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The Tower of Babel in Enterprise Software Stacks

In enterprises across the globe, a modern-day Tower of Babel exists. Vast inventories of data and programs spanning decades exist in silos, unable to communicate seamlessly due to the dizzying array of computer languages in use.


From the venerable COBOL systems still running core operations at banks and insurance companies to the bleeding-edge Scala and Clojure codebases powering innovative startups, a polyglot accumulation of software is the reality at most organizations. Even within a single technology stack, multiple languages are typically used, often necessitated by evolving requirements, the emergence of new languages, or developers' personal preferences over time.


This Babylonian state of affairs takes a heavy toll. Data integration across systems becomes challenging when the programs cannot interoperate out-of-the-box due to language incompatibilities. Point-to-point translation mechanisms must be built. Valuable data insights get stranded in language silos. Onboarding new developers requires them to learn multiple language paradigms and syntax. Overall, business agility suffers.


Some large enterprises report having over 200 active languages/versions in their Digital Worlds, spanning old and new across a wide spectrum of compiled, interpreted, procedural, functional, object-oriented, and other paradigms. Managing this polyglot complexion is costly and inefficient.


If we could wave a magic wand and translate (or re-implement) the bulk of these program inventories into a much smaller set of 6–8 prominent, modern languages like Java, Python, C#, C++, JavaScript, Go and Rust, what levels of efficiency could we unlock?


In one stroke, onboarding new talent and cross-training existing teams would become far simpler, with dramatically fewer languages to learn. Developers could fluidly move across projects. Data integration and interoperability between systems would be vastly improved by reducing the translations and connectors needed between systems. Over time, enterprise portfolios could be "rationalized" into this smaller set of languages and paradigms based on modern architectural needs.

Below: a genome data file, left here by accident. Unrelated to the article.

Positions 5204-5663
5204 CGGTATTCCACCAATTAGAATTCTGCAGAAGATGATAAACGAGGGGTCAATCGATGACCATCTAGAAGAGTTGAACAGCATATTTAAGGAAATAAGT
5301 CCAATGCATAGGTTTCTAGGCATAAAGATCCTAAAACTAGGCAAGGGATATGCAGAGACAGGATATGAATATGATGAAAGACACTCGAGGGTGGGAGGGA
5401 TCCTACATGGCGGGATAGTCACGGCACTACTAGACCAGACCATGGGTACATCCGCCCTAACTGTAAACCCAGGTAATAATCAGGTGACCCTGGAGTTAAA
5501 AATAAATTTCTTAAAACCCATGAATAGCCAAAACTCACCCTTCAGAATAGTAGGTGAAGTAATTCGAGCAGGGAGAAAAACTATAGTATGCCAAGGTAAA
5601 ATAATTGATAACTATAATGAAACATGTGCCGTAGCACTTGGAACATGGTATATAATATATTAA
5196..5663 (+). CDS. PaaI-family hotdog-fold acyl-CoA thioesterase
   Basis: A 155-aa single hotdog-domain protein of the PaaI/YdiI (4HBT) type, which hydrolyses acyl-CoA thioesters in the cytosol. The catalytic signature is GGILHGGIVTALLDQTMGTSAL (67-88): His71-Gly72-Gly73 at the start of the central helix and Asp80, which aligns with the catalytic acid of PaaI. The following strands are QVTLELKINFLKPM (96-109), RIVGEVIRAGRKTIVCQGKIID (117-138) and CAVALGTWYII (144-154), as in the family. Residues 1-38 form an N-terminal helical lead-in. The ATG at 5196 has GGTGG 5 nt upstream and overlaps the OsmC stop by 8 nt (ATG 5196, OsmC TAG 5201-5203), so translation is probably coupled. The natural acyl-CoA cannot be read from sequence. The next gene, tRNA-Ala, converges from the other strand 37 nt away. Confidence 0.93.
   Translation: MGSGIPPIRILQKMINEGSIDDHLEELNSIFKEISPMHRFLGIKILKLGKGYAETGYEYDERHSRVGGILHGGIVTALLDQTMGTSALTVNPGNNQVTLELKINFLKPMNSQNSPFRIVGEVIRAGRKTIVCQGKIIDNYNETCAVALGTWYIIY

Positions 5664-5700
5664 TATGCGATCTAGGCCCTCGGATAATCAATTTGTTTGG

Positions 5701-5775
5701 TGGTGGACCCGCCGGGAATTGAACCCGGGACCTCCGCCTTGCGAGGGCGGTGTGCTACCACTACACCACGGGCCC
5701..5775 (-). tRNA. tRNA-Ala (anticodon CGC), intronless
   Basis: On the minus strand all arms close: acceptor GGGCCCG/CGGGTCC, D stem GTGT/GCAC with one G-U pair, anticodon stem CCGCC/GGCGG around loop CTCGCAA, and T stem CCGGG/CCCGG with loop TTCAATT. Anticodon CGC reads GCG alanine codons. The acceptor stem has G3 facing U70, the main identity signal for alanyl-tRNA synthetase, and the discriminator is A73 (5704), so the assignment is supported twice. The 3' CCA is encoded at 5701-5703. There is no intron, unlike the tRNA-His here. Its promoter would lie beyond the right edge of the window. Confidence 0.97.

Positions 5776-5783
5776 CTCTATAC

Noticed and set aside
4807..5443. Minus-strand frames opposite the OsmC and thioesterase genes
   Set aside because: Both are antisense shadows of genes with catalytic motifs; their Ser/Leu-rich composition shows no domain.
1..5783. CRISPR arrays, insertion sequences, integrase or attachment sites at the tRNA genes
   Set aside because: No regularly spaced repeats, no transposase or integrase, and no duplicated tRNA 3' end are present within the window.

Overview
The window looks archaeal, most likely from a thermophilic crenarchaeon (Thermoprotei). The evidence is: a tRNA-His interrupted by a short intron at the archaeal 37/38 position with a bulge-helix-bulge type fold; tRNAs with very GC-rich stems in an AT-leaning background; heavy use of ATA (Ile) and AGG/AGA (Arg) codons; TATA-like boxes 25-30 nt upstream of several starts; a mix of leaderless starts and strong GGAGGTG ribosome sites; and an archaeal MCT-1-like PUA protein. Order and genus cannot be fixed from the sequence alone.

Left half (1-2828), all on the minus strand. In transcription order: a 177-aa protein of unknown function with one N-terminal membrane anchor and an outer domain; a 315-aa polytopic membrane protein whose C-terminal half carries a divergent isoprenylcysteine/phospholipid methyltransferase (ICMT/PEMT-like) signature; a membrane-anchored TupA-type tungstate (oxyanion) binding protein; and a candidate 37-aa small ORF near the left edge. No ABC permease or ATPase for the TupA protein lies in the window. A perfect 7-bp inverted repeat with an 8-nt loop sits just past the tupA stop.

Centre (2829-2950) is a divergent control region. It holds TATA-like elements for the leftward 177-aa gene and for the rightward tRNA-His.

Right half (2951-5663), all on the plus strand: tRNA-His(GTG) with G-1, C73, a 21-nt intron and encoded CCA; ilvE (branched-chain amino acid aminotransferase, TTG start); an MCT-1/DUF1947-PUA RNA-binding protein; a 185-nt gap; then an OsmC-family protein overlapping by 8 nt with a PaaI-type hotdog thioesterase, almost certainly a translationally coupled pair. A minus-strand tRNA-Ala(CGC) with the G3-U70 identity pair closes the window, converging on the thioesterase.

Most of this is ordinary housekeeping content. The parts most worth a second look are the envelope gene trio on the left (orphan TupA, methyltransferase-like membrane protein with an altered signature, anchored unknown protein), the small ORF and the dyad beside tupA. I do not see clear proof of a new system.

Of course, such a dream of boosting compatibility by "reducing to a few languages" is easier stated than executed. The humongous effort of translating billions of lines of existing program code across thousands of systems is daunting. But thought-leaders have begun exploring the applicability of AI technologies like natural language processing for automating software translation.


Hand-coding such translations is simply not feasible at most enterprises. But what if we could "teach" AI translation models using the billions of open source repositories already available across languages? The learned models could then be applied to automatically translate atleast the straightforward parts of proprietary codebases into the desired target languages. Skilled developers could handle the remaining complex translation work in a semi-automated mode.


Even attempting a 20–30% initial translation of key systems to a standardized set of languages could remove somefriction and boost compatibility. Over multiple cycles, the institution's software portfolio could progressively get re-modernized and consolidated into a smaller cohort of languages.


With global enterprises already deploying AI in other mission-critical functions like credit decisioning and fraud prevention, applying the technology to the vexingpolyglot software translation challenge could usefully boost business effectiveness. A new era of software with greater interoperability and re-usability could emerge from the fragmented Babel we find ourselves in.


Of course, the shift would still be non-trivial due to the huge scale involved. Language paradigms differ, and a 1:1 semantic equivalence cannot always be achieved during translation between them. Refactoring by human experts may still be required in some areas. But an AI-augmented approach could help us overcome inertia and progressively demolish the software Tower of Babel prevailing across enterprises today.


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